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Inside FutbolInside Futbol


Nantes and Guingamp Prove More to Promoted Ligue 1 Sides Than Just Monaco

It may not be a surprise that Monaco went into the November international break in the top three of Ligue 1 and firmly in the hunt for this season’s French title, following their promotion from the second tier last season. But what has been a shock for observers of French football is that another newly promoted side, Nantes, will be the highest placed of the three sides promoted from Ligue 2 last year should they beat the big spending principality outfit in the next round of fixtures. 

Les Canaris signed off for the international lull in some style too, recording their biggest ever win away to Bordeaux in the ‘Atlantic derby’ of France’s two west coast rivals. The 3-0 victory at the Coupe de France holders was achieved in some style, and thanks to the ruthless finishing that has served them well all year. Key to their form has been the outstanding goalscoring of Filip Djordjevic, the Serbian striker who was with the club when they were relegated five years ago and has struck eight times already this term.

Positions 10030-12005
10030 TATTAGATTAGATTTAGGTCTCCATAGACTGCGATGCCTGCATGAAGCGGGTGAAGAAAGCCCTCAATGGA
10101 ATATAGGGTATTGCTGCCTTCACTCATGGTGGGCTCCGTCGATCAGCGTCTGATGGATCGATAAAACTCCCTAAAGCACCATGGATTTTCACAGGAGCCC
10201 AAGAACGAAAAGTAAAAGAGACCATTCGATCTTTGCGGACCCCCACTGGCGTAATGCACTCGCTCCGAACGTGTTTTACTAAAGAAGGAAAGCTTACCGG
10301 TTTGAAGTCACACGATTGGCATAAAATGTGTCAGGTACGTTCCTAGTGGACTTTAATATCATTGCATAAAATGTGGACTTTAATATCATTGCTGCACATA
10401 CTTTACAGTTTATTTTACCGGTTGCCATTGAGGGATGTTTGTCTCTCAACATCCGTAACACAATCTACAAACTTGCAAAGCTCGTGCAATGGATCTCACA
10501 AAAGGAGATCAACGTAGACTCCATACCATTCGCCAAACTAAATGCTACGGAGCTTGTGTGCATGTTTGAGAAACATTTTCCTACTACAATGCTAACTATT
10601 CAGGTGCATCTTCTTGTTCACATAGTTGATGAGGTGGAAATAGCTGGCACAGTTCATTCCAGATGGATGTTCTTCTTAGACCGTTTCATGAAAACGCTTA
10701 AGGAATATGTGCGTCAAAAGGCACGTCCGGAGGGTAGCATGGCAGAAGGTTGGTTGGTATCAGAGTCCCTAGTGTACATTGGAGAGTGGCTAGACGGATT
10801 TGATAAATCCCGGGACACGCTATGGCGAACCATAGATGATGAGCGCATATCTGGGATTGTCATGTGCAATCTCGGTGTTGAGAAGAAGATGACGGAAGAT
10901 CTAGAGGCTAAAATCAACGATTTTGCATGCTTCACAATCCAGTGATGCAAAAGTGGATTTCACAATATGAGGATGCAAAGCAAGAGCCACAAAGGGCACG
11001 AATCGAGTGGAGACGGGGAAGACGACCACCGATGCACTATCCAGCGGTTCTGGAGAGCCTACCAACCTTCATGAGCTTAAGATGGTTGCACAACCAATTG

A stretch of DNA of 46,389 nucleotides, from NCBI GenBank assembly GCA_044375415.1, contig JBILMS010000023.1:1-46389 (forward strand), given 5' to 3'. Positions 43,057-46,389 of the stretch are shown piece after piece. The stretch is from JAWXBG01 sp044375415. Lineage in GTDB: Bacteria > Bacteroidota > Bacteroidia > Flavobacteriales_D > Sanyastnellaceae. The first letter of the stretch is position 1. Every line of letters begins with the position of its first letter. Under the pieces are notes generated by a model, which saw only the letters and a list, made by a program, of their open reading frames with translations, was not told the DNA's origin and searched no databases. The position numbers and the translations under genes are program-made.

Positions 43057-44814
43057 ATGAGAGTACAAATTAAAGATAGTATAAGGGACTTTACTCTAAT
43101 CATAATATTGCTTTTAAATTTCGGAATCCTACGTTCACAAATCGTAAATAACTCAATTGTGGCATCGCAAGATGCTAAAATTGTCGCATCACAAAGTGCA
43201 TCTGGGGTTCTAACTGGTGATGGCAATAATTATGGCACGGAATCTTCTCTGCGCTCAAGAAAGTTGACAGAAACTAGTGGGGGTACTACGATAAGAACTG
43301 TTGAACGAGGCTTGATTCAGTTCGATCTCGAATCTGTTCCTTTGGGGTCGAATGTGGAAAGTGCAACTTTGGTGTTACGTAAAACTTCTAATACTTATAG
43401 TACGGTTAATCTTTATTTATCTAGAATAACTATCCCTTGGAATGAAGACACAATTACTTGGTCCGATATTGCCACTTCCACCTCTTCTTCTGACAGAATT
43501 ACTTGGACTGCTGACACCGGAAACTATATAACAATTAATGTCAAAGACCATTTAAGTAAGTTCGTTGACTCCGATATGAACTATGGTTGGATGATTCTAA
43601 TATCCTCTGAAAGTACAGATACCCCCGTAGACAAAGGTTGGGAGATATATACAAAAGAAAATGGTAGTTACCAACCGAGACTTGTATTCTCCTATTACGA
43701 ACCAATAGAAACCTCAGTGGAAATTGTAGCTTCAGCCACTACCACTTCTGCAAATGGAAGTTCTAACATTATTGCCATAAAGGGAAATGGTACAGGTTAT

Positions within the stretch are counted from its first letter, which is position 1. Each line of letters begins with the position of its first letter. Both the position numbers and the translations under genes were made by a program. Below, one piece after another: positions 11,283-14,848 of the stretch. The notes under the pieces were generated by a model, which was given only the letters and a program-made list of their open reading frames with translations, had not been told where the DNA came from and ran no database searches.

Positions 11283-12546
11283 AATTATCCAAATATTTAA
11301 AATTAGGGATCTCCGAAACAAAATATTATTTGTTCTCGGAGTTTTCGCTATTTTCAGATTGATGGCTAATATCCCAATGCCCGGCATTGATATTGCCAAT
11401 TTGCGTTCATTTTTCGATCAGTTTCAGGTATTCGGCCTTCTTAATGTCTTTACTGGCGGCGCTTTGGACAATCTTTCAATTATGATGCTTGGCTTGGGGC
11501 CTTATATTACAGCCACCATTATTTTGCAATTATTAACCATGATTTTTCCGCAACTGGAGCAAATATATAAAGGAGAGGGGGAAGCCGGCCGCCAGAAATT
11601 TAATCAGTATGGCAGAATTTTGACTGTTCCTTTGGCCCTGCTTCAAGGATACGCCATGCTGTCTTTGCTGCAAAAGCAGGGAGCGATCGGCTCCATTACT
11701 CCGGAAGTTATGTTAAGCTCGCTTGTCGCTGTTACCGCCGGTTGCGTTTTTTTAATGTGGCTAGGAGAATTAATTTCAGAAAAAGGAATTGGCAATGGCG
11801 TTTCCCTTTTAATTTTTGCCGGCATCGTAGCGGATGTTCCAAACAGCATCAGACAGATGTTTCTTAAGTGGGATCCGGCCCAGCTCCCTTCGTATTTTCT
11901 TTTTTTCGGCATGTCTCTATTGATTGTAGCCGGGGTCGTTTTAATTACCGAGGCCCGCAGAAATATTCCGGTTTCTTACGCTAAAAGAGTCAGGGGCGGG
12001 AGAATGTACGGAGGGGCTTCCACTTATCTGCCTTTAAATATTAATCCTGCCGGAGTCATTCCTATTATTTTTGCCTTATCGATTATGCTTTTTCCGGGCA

Nantes did their summer shopping in the rather untapped Venezuelan market. Fernando Aristeguieta and Gabriel Cichero were signed permanently from Caracas FC, whilst compatriot Oswaldo Vizcarrondo was brought in from Argentine side Lanus. Thanks largely to a resolute defence combined with their ability to hit opponents with sucker punches, Nantes have climbed the table and go into the game with Monaco on a run of just one defeat in eight games. They are a well-balanced side, reflected by the fact that they have both the third best defensive record and third most prolific attack in the league. It is easy to forget as well, with all the headlines about Monaco, that Nantes are historically one of France’s biggest names and were it not for the extravagance of the principality club there would have been much more fanfare about the promotion of Michel der Zakarian’s side.


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But Les Canaris are not the only ones causing a stir on their accession to the big time this year. After Nantes have played Monaco, their next opponents will be the other newly promoted side, Guingamp, who have also been a surprise force in the top flight and appear to be on course to comfortably remain in the division at the end of the season. Unlike Monaco or Nantes, they made a very slow start. Two successive defeats to open the season and just one win in their first six games left them languishing just clear of the drop zone, where they will have expected to be. However, a 5-1 thrashing of Sochaux precipitated a run of four wins out of five, inspired in large part by the goals of Mustapha Yatabare. Guingamp also boast the talents of Thibault Giresse, son of Alain Giresse, a key part of the ‘magic circle’ in the France midfield of the 1980s alongside Michel Platini, Jean Tigana and Luis Fernandez, which won the European Championship in 1984.